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friends of the state botanical garden of georgia

climate challenge: less water, worse droughts

grant award: $70,718; Year awarded: 2018

Climate change research predicts that upland hardwood forests in the southeastern U.S. will face increased temperatures, prolonged droughts, and intensified storms in
the next 50 years. Due to these impacts, forested areas are expected to transition to treeless or near-treeless habitats such as prairies and savannas. These landscapes are
especially vulnerable to invasion by exotic species, while native propagules will be limited due to fragmentation caused by disturbances. This project aims to convert a 10-acre power line right-of-way (ROW) to a species-rich prairie, using historical knowledge of vegetation that previously existed in the Piedmont landscape as a demonstration model for more transitional adaptation work in these spaces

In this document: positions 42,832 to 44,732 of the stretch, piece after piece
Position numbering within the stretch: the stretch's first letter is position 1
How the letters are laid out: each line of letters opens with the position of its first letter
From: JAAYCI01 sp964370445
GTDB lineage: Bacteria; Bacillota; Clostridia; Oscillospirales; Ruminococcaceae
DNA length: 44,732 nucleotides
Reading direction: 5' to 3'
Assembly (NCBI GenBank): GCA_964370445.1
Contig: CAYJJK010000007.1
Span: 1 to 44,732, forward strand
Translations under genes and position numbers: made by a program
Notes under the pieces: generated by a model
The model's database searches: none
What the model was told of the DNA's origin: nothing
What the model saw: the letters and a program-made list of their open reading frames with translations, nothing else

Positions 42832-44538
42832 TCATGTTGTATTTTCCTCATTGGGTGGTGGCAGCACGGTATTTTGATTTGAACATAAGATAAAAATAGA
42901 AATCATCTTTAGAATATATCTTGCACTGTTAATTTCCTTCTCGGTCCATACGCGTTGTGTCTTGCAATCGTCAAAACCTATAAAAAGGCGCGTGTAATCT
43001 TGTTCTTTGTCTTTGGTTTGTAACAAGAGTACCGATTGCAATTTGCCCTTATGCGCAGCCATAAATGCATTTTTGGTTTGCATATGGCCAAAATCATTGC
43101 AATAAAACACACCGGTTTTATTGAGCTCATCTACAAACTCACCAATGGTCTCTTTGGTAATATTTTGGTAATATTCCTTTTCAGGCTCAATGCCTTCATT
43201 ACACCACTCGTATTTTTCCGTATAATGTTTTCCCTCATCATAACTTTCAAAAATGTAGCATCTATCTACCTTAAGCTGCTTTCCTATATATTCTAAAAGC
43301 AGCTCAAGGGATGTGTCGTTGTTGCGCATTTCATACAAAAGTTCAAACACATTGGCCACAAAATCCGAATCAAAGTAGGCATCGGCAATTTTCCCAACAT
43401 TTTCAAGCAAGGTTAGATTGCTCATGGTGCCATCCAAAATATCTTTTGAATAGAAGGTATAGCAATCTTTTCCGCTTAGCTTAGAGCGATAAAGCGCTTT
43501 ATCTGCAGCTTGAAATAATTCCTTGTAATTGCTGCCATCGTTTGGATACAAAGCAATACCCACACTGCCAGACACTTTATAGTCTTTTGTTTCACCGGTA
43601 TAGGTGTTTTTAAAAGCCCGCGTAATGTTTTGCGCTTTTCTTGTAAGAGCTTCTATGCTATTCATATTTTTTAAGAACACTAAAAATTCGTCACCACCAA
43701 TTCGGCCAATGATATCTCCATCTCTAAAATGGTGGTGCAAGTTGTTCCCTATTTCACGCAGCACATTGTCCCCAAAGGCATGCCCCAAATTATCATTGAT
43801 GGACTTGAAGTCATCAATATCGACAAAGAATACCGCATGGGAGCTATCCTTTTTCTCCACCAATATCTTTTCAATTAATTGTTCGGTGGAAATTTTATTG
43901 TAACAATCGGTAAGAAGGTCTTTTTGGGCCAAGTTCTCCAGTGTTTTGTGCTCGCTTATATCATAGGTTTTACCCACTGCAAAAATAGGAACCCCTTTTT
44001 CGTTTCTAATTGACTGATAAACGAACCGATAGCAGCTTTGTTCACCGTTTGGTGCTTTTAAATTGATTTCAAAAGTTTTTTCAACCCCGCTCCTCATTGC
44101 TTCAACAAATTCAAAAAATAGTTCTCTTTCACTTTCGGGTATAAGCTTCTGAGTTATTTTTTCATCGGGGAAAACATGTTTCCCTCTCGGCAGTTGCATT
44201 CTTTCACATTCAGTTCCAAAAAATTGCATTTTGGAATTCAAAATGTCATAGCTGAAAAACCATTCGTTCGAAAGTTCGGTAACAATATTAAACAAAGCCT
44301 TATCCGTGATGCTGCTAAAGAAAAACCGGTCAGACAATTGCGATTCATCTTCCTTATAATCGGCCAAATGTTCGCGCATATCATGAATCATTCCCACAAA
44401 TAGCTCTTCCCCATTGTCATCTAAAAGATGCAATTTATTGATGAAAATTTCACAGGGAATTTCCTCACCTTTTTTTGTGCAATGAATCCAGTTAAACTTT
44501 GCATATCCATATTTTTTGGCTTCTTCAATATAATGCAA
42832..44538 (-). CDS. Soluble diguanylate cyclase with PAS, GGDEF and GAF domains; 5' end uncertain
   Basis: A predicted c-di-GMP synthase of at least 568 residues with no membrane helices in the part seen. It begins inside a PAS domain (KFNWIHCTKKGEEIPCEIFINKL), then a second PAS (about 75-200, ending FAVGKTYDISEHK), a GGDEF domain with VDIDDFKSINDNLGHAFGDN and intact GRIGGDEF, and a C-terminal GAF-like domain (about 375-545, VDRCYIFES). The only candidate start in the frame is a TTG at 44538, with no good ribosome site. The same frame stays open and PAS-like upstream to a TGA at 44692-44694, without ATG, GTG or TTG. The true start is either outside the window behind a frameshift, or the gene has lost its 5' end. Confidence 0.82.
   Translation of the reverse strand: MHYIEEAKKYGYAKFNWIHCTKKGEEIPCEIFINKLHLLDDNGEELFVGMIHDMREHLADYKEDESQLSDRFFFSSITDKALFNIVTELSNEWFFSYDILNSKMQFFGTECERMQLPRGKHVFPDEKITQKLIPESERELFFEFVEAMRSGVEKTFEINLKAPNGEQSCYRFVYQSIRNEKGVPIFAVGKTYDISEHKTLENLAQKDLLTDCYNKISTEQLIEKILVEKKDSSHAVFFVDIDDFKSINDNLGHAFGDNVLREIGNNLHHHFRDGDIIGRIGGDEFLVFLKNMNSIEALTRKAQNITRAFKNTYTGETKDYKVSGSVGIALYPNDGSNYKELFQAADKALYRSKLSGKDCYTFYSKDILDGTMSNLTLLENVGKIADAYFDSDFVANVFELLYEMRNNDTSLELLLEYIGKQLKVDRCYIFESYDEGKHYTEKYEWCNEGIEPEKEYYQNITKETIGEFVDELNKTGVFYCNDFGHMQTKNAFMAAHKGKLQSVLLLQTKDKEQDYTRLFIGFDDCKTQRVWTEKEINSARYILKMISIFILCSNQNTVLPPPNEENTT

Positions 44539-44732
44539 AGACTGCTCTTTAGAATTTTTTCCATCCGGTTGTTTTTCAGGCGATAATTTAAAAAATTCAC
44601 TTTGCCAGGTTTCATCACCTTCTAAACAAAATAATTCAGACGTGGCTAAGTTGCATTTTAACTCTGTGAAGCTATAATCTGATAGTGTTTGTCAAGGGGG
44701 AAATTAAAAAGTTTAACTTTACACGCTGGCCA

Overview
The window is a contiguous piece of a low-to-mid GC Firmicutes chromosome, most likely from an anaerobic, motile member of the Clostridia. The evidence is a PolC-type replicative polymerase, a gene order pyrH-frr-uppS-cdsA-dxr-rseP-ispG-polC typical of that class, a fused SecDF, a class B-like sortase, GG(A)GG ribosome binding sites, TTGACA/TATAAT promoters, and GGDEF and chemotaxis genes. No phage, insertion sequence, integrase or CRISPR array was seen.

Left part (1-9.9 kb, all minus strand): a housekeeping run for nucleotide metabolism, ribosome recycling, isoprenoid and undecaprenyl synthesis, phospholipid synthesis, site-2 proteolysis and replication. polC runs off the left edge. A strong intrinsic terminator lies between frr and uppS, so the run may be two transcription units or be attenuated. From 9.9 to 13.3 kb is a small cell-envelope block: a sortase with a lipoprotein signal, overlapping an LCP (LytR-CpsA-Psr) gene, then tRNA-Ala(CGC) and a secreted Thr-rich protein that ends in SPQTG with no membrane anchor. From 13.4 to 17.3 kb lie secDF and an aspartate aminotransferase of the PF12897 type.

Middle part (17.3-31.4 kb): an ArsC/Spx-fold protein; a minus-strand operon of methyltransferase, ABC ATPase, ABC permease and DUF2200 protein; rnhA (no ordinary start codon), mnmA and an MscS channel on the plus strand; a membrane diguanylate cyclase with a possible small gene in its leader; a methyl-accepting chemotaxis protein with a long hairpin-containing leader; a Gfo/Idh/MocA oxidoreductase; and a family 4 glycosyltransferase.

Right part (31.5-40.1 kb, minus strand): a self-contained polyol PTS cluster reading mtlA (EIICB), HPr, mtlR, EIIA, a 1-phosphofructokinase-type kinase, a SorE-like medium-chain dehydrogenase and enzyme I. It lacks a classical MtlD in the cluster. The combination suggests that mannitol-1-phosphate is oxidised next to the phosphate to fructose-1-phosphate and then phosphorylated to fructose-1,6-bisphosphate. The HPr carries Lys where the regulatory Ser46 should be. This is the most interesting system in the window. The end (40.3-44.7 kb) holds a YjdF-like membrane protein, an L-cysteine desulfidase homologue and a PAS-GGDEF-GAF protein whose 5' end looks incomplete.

across the country. Since ROWs inherently transect multiple, varying landscapes, they are ideal for species propagation. This project will serve as a model of one climate adaptation response to deforestation, with the potential for larger-scale impacts since there are an estimated 4,000 acres of utility ROWs on state-owned
conservation land.